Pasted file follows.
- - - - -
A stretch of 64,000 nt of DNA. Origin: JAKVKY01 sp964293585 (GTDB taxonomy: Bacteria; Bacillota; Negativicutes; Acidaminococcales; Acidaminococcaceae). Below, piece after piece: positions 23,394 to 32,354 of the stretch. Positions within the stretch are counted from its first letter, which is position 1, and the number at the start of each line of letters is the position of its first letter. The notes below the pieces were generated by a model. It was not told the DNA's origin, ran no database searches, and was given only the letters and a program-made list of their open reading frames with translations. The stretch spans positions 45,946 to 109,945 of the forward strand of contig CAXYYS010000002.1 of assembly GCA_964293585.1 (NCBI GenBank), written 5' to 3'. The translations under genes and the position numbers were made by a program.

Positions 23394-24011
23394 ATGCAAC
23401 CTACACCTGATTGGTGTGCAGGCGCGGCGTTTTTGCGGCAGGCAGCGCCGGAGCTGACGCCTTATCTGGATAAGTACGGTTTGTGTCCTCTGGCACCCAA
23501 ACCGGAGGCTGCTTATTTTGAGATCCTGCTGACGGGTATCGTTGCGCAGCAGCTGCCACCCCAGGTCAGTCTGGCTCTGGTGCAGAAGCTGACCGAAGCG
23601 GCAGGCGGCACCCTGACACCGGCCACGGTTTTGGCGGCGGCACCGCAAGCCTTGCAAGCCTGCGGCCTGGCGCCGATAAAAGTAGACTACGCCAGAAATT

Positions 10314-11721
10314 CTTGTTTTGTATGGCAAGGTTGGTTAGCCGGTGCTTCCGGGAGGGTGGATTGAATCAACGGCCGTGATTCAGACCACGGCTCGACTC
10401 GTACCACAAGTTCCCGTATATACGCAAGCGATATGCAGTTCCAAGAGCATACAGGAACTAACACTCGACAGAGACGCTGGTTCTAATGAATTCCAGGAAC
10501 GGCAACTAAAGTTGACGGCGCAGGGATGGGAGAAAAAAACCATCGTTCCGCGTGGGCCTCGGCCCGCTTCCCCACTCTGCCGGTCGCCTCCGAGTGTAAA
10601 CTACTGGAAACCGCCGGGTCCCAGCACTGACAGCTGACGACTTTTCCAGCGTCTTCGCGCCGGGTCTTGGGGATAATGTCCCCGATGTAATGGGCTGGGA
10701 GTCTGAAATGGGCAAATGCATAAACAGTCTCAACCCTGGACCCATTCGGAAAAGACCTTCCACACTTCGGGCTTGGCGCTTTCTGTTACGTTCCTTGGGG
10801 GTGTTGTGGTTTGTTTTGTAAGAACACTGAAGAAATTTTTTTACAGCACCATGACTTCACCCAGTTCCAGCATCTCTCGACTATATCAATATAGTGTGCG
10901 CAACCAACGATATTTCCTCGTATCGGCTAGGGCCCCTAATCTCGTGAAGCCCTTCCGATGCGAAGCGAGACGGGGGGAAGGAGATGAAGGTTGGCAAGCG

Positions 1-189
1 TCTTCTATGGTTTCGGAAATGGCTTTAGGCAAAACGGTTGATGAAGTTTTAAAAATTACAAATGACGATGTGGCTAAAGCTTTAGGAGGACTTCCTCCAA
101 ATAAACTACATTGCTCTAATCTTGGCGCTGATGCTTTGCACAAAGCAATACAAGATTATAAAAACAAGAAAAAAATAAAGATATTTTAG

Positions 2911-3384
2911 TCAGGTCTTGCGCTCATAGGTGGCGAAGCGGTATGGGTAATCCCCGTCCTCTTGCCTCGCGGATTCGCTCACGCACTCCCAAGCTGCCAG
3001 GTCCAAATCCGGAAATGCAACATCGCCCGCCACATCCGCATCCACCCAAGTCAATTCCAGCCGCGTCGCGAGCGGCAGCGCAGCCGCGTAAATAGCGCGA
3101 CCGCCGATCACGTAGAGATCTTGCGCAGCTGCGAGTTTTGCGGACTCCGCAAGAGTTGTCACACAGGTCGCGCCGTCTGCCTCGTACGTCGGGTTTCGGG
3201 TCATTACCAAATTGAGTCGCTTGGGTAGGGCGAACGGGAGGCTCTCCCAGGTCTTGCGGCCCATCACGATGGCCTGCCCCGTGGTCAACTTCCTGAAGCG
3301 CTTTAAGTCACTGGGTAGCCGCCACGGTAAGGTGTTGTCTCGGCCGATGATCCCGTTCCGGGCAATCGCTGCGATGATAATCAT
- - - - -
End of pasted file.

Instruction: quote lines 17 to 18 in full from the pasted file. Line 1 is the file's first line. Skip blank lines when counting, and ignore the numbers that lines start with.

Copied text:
101 ATAAACTACATTGCTCTAATCTTGGCGCTGATGCTTTGCACAAAGCAATACAAGATTATAAAAACAAGAAAAAAATAAAGATATTTTAG

Positions 2911-3384